Welsh writer Jo Lloyd has been named as the winner of the 2019 BBC Short Story Award.
Her piece The Invisible was described by judges as a “timeless” and “deeply tender” story influenced by Brexit, social division and folklore.
She was awarded the £15,000 prize during a ceremony at BBC Broadcasting House in London on Tuesday.
Ms Lloyd, from south Wales, said it was “an honour and delight” to take the prize.
“It’s thrilling. I follow the Award every year and listen to all the shortlisted stories, and I’m always hugely impressed by the quality and range,” she said.
The Invisible is inspired by the life of an 18th Century woman from Caernarfonshire called Martha, who claimed to be friends with an invisible family living in an invisible mansion.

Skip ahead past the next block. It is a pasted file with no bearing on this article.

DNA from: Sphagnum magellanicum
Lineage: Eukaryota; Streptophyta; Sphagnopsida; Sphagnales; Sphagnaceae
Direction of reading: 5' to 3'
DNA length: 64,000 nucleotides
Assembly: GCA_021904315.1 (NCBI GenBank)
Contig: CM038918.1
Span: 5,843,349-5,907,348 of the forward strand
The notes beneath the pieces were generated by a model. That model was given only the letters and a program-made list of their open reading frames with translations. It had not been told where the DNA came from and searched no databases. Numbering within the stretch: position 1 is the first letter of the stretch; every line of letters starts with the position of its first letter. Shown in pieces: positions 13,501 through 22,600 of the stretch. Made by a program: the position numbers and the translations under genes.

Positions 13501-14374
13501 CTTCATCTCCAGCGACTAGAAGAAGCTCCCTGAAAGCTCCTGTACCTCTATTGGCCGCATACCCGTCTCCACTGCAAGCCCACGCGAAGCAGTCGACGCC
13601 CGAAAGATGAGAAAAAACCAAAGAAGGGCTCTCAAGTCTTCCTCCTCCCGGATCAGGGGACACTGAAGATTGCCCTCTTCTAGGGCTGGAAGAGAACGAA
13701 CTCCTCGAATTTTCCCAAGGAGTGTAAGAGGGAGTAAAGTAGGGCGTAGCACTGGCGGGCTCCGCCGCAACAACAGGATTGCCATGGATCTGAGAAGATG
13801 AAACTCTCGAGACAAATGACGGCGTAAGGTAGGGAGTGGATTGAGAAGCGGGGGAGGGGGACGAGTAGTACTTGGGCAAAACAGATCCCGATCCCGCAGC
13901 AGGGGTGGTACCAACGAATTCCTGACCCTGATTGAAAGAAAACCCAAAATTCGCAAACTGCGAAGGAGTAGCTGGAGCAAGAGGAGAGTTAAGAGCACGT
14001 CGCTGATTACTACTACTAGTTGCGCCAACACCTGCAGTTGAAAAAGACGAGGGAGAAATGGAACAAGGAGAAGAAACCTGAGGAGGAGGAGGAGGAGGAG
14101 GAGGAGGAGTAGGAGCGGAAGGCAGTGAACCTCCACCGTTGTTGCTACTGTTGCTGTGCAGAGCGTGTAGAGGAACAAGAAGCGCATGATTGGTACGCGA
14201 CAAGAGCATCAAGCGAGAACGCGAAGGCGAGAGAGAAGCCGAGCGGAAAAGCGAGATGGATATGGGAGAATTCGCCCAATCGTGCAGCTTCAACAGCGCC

“The story moves us emotionally and intellectually, it works on many levels structurally, and linguistically it’s deft and accomplished,” said chair of the judges, BBC World Service broadcaster Nikki Bedi.
“The Invisible’s themes touch on wealth and class, what can be seen and not seen, and what’s precious and what should be valued in the world.
“You will read, and re-read it, and be richer every time.”
Lloyd is already an acclaimed author, having appeared in The Best British Short Stories 2012, and featured in The O. Henry Prize Stories 2018 – widely regarded as the most prestigious awards for short fiction in the USA.
She beat stiff competition from The Children, by twice-shortlisted writer and playwright Lucy Caldwell.
The other finalists were former Waterstones bookseller Lynda Clark, with Ghillie’s Mum; charity worker Jacqueline Crooks for Silver Fish in the Midnight Sea and civil servant Tamsin Grey for My Beautiful Millennial.
The shortlisted writers each received £600.
All the five shortlisted stories – including the winner – can be heard on the BBC Sounds app, and will also be published in an anthology.